We have all heard about the effects of climate change. But no matter how much evidence there is to support it, it’s hard for you and me to see how it actually affects our lives.
But for many people in Alaska, the threat is real. Their homes won’t be around much longer…
“As it stands now, my current home may not exist 10 years from now,” Millie Hawley, president of the tribal council of the small Alaskan town of Kivalina, said.
These are the words Hawley used before he introduced President Obama before he gave a speech on September 2, 2015 during his visit to Kotzebue, located approximately 75 miles southeast of Kivalina.
About 400 people live in Kivalina. But soon enough, no one will be able to live there – because it will be underwater.
“Waves sweep across the entire island at times, from one side clear across the other,” explained the U.S. president, whose plane flew over the town. “And for many of those Alaskans, it’s no longer a question of if they’re going to relocate, but when.”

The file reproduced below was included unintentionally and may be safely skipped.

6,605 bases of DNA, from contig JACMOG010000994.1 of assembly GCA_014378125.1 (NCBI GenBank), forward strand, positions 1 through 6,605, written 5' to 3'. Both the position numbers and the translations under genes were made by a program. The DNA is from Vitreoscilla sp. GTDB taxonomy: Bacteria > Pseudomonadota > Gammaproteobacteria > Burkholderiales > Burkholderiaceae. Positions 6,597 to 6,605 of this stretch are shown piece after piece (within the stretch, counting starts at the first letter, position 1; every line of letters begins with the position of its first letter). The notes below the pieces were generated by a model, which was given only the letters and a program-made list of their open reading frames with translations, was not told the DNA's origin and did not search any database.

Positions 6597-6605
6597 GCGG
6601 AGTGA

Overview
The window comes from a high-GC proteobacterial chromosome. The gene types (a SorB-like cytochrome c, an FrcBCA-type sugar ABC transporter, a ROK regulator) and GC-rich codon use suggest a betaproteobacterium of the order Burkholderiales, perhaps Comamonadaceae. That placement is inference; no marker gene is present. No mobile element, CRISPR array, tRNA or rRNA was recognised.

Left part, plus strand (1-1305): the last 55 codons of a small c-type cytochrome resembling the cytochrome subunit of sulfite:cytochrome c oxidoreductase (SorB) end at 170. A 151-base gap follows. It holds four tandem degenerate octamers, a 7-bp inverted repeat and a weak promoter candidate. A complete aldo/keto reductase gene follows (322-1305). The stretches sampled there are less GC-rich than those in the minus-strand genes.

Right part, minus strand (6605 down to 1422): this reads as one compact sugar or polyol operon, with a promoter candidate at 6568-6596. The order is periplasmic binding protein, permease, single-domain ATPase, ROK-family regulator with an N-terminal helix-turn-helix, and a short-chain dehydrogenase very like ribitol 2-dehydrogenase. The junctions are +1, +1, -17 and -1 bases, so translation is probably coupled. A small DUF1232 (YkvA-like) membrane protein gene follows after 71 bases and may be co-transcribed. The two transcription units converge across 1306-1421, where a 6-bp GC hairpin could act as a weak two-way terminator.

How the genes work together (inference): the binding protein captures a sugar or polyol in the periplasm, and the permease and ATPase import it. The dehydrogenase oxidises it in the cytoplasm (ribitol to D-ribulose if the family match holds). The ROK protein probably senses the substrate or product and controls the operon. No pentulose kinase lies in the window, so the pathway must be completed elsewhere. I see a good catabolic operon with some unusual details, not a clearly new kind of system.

In order to relocate the people of Kivalina, it would cost more than $100 million. Imagine the expense, if whole parts of southern Florida need to be relocated…
Diane Ramouth, vice chair of the tribal council of Selawik which is close to Kivalina, said that “this is a very, very dire situation that we’re in if our United States government is going to allow our communities to no longer exist.”
Ice melting is the most widely known cause of the rising waters that threaten these communities.
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